Front Page Titles (by Subject) 329.: THE CASE OF WILLIAM BURN MORNING CHRONICLE, 17 NOV., 1846, P. 4 - The Collected Works of John Stuart Mill, Volume XXIV - Newspaper Writings January 1835 - June 1847 Part III
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329.: THE CASE OF WILLIAM BURN MORNING CHRONICLE, 17 NOV., 1846, P. 4 - John Stuart Mill, The Collected Works of John Stuart Mill, Volume XXIV - Newspaper Writings January 1835 - June 1847 Part III 
The Collected Works of John Stuart Mill, Volume XXIV - Newspaper Writings January 1835 - June 1847 Part III, ed. Ann P. Robson and John M. Robson, Introduction by Ann P. Robson and John M. Robson (Toronto: University of Toronto Press, London: Routledge and Kegan Paul, 1986).
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THE CASE OF WILLIAM BURN
Here Mill comments on a case heard on 10 Nov. and reported in “Police Intelligence. Mansion House,” Morning Chronicle, 11 Nov., 1846, p. 7 (from which the quotations are taken) and also in The Times of the same day, p. 6. It is the fifth of the comments on injustice and cruelty jointly authored by Harriet Taylor and Mill (for the series, see No. 303). This unheaded second leader is described in Mill’s bibliography as “A leading article on the case of one William Burn convicted of ill-treating his horse; in the Morning Chronicle of 17th Nov. 1846. Very little of this was mine.”
(MacMinn, p. 63.)
in a mansion-house report of last week, it is stated that one William Burn was charged before the Lord Mayor1 “with having most cruelly beaten one of the horses he was driving in a waggon. He had been sitting on the middle horse, which was without reins, and he struck one of the poor animals most desperately about the head with the butt-end of his whip. The horse fell, and the prisoner struck it even more brutally when down. The Lord Mayor expressed great indignation at the conduct of the defendant, and was about to fine him to the utmost extent, when he suddenly learned that he had a large family,” whereupon he said to him, “You deserve the highest punishment; but I cannot think of punishing your wife and children. The sentence of the court upon you is, that you pay a fine of ten shillings, or be confined in the House of Correction for fourteen days.” The defendant “thanked his lordship, and paid the fine.”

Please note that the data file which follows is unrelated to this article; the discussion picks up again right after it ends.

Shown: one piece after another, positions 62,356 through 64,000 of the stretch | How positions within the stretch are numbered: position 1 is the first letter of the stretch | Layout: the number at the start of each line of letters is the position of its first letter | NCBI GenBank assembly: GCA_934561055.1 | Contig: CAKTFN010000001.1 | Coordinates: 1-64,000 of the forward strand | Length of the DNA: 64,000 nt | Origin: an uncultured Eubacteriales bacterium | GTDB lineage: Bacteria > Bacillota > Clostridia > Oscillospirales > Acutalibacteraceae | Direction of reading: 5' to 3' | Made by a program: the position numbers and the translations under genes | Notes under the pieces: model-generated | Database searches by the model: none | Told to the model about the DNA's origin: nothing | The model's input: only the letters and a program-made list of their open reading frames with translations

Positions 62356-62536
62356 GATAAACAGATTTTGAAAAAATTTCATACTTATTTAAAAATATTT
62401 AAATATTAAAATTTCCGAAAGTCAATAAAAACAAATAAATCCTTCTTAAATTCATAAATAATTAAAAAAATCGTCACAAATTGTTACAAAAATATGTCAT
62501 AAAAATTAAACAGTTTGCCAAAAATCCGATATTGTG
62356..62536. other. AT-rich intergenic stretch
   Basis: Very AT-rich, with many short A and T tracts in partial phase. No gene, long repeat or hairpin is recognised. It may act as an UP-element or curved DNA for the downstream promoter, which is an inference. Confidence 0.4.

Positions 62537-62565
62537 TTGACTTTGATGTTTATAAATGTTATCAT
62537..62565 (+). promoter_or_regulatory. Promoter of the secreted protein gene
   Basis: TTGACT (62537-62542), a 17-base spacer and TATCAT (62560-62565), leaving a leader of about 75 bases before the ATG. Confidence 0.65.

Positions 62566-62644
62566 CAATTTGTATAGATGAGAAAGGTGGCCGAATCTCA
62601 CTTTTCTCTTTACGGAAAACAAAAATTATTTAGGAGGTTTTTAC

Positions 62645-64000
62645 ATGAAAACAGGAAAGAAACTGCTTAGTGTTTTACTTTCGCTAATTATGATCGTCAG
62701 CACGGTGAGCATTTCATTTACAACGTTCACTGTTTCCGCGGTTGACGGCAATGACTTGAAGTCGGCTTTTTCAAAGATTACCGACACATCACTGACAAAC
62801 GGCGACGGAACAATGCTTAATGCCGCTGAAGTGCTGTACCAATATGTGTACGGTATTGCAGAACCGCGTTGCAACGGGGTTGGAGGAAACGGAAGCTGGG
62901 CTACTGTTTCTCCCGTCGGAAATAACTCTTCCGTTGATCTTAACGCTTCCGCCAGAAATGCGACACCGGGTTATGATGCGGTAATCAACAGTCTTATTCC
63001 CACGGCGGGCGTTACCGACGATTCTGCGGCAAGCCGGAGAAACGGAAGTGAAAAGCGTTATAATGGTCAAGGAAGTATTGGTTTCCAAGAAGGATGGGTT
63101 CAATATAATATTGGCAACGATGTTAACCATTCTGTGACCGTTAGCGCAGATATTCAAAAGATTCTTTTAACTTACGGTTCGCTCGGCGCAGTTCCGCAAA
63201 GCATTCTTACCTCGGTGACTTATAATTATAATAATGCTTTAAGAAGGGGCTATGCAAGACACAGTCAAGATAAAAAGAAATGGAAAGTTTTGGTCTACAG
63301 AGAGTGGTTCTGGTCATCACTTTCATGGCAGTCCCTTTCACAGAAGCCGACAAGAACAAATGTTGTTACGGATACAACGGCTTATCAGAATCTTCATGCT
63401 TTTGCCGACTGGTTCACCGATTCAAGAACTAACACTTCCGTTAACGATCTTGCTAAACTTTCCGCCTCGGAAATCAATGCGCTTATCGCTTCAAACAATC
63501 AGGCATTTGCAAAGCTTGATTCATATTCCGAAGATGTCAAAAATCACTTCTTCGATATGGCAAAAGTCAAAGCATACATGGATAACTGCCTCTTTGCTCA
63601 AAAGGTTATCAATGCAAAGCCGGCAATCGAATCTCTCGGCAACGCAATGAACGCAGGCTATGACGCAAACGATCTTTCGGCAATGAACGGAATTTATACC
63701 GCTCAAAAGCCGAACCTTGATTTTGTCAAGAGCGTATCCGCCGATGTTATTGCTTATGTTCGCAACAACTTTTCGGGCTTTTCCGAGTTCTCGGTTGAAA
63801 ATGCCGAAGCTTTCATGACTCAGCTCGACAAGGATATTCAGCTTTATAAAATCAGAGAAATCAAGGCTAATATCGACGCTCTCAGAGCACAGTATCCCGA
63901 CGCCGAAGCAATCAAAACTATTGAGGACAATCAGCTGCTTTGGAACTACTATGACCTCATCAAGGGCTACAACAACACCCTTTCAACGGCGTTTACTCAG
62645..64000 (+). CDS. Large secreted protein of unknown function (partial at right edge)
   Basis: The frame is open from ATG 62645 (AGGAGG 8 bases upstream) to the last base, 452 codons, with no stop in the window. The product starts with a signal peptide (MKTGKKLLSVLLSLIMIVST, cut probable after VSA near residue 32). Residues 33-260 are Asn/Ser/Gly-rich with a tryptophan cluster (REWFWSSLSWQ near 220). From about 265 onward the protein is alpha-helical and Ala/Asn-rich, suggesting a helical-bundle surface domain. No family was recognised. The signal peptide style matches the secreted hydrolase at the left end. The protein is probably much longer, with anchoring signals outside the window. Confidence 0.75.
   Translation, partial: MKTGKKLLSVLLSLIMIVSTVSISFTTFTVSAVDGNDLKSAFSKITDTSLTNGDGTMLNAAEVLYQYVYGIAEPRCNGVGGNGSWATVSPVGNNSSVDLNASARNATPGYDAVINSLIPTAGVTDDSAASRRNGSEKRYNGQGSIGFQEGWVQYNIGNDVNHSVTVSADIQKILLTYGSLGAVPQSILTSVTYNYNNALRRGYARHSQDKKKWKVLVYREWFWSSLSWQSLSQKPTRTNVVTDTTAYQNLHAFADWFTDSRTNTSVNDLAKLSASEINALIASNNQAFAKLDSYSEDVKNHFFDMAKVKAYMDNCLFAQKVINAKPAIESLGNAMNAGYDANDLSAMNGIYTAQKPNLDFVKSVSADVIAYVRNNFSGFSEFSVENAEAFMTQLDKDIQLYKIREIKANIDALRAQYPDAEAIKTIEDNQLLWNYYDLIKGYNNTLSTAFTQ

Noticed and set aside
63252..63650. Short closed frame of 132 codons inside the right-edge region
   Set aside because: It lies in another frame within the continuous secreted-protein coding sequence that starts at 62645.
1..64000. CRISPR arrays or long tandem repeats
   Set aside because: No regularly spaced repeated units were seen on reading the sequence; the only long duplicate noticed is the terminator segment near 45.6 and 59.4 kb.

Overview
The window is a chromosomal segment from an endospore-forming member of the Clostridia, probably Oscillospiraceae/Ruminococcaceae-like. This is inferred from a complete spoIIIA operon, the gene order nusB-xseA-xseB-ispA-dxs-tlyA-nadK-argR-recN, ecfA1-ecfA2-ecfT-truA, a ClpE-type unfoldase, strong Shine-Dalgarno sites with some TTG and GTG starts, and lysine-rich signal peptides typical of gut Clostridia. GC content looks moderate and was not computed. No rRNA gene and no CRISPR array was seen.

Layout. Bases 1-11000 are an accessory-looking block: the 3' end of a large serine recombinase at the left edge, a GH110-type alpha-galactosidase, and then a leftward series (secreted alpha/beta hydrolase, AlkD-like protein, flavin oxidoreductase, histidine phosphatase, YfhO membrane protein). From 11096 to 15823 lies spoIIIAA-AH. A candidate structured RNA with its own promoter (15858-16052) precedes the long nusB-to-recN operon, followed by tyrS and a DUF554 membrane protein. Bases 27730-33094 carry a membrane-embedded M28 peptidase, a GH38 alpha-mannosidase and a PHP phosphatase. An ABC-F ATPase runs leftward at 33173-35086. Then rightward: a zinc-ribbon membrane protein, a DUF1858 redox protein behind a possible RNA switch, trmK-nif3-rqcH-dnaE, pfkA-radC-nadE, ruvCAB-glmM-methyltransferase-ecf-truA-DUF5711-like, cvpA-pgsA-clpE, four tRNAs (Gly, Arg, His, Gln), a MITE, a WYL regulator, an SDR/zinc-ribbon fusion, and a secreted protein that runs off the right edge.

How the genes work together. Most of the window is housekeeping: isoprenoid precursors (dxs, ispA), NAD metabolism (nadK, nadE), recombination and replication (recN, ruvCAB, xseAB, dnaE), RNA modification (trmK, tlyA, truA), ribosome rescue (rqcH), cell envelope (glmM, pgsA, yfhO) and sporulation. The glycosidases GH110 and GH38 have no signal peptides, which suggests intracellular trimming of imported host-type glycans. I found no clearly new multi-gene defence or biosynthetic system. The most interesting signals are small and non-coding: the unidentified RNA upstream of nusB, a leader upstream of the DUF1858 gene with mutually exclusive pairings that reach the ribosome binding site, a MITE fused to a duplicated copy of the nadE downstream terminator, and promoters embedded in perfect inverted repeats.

We regard this leniency, together with the reason assigned for it, as a match for the most unthinking and ill-judged exercises of magisterial discretion with which the London police-courts have lately favoured us. “A large family” has long been familiar as an excuse for begging, and a recommendation to the benevolent electors whose suffrages confer the responsible office of parish beadle. Hereafter, it seems, it is to be a license for violating the law, and, worse than that, for committing acts of savage brutality, which excite not merely regret but indignation that such a creature should have a wife and children in his power to treat in the same manner.
Let us look at the thing first on the general principles of the administration of justice. The Lord Mayor thought the man deserved the full penalty, and was about to inflict it. He thought, therefore, that the highest fine which the law authorised, forty shillings, or in default of payment fourteen days in the House of Correction (for the law actually allows no longer term),2 would not have been more than enough to make some impression upon the man’s obdurate nature, and induce him and others like him to put some restraint upon their brutality. And who will not agree with the Lord Mayor in so thinking? Rather, who will not go far beyond him? Who does not see that the maximum penalty ought to be much higher; that it is ridiculously and lamentably inadequate; that it was fixed so low, not because it was thought sufficient, but because the promoters of the bill were too happy to get the consent of the Legislature to any penalty at all, in order at least to establish the fact that the law disapproves and stigmatises ferocious abuse of power against the helpless? This recognition, we suspect, is the chief part of the good which the Act against Cruelty to Animals has yet done; and even that, the insignificance of the penalties in a great measure neutralizes, for if those who commit the crime are now aware that their superiors think it wrong, they cannot suppose that it is thought to be anything very bad by people who are so very much more than gentle in their repression of it.